The Opioid Epidemic in Rural America: How Current Punitive Policies Generate a Renewed War on Drugs in the Countryside
Division: Humanities; Social Sciences
Dept/Program: Africana Studies; American Public Policy; Political Science
Document Type: Undergraduate Student Research
Mentor(s): Marie Gottschalk
Date of this Version: 07 April 2020
This research investigation focuses on the proliferation of the opioid epidemic in rural America. In an in-depth case study on one of the hardest hit rural counties in southwestern Pennsylvania, Fayette County will be used as a central proxy for understanding how such an elaborate crisis developed and continues to evolve over time. In particular, a discussion will be made about the public policy approaches of the county’s leaders, who play a central role in addressing the drug crisis. Their punitive policy endorsements will be dissected alongside Fayette County’s chronic poverty and poor economic performance. More broadly, Fayette County leaders’ response approaches to the widespread crisis speak to a much larger context on criminal justice policy and the rise of punitive penal law throughout the most rural regions in the nation. Fayette County stands not only at the epicenter of a rural drug crisis, but a punitive punishment over treatment crisis taking shape across many rural counties in Pennsylvania.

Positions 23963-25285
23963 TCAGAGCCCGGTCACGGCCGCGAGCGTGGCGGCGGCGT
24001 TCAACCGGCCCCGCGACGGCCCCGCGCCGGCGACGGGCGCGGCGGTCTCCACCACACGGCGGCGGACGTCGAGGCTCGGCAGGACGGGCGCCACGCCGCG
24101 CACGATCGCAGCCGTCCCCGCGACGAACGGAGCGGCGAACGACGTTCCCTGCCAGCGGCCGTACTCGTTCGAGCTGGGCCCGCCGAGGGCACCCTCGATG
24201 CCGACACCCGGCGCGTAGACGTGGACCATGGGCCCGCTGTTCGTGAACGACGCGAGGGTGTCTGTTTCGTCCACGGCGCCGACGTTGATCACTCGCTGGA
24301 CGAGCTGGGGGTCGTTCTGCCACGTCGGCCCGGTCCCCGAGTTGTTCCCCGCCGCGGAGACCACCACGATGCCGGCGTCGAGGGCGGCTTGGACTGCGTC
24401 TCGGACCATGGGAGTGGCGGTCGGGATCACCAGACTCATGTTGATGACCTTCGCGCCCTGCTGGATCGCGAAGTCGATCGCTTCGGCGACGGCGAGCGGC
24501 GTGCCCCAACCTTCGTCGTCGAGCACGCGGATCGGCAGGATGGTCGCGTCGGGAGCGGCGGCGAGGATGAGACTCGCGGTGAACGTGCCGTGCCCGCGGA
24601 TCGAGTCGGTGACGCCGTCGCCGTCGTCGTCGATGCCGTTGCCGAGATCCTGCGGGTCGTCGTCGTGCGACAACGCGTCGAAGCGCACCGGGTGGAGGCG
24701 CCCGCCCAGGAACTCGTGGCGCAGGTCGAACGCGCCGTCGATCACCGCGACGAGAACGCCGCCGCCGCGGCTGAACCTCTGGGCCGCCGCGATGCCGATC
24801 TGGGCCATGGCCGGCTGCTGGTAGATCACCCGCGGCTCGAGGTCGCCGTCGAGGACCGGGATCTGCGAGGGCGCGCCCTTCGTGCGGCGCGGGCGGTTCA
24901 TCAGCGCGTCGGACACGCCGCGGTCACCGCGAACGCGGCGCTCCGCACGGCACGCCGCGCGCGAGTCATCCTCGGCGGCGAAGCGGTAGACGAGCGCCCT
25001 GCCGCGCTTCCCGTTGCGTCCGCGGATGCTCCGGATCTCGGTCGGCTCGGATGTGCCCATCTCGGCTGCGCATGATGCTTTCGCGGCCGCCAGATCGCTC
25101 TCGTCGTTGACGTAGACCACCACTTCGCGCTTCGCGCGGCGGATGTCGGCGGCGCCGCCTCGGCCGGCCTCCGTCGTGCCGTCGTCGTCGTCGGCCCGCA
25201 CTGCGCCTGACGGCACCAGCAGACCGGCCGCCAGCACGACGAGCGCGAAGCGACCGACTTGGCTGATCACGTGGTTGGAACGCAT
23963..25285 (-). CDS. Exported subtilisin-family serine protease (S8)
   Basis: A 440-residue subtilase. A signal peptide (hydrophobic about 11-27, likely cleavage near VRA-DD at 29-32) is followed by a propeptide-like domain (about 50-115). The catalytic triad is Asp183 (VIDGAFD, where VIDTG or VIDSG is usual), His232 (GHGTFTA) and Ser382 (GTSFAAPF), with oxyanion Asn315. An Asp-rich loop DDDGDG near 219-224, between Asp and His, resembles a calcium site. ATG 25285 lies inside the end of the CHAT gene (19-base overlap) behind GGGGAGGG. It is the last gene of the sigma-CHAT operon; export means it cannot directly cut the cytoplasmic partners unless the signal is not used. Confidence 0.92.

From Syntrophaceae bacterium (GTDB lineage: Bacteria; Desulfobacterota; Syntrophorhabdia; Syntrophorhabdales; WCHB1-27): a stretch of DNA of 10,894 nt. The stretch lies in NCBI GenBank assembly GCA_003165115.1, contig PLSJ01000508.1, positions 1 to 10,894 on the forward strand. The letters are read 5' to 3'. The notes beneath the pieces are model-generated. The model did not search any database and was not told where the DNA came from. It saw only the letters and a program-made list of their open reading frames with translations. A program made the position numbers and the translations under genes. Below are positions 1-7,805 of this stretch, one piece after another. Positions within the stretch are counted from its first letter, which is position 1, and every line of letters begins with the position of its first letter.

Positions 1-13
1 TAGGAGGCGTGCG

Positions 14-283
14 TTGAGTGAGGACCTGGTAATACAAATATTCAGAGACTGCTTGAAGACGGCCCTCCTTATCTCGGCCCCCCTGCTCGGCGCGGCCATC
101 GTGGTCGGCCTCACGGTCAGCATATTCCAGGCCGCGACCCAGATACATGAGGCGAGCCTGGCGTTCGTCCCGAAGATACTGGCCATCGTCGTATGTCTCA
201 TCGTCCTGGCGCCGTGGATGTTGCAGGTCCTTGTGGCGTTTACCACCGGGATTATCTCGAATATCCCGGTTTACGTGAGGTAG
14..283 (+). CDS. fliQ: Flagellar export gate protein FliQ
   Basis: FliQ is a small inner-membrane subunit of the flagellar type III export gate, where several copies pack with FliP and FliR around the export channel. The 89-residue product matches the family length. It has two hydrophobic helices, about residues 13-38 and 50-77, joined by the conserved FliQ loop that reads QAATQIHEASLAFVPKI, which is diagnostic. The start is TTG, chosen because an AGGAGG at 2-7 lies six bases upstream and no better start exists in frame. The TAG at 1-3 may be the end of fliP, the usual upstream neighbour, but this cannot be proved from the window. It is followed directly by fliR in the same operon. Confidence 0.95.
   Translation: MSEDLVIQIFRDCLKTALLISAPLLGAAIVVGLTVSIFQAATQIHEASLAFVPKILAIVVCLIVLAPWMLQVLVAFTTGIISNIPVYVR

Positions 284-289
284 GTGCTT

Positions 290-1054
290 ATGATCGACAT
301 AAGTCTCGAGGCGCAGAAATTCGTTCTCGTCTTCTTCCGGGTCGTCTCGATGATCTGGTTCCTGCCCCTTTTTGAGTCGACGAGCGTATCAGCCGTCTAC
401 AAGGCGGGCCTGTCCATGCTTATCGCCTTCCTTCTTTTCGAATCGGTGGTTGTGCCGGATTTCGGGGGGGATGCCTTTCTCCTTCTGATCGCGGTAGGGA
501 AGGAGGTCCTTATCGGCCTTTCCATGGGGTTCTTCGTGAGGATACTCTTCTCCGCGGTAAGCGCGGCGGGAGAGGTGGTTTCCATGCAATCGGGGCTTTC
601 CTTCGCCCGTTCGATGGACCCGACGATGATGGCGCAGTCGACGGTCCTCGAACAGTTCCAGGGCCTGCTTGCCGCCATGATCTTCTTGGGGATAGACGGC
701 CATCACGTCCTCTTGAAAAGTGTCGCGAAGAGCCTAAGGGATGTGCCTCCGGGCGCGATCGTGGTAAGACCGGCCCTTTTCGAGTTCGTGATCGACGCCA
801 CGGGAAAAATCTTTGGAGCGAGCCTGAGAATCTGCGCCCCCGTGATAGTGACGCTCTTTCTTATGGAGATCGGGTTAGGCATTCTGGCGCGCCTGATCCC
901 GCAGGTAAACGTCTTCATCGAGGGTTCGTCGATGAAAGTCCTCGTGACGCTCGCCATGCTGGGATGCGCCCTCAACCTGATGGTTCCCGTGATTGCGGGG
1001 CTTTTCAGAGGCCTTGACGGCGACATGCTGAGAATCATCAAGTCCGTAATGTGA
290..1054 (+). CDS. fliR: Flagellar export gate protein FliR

Africana Studies | American Politics | Criminology and Criminal Justice | Economic Policy | Health Policy | Law and Race | Political Science | Public Policy | Social Justice | Social Policy
Firmin, Britney, "The Opioid Epidemic in Rural America: How Current Punitive Policies Generate a Renewed War on Drugs in the Countryside" 07 April 2020. CUREJ: College Undergraduate Research Electronic Journal, University of Pennsylvania, https://repository.upenn.edu/curej/260.
Date Posted: 05 January 2022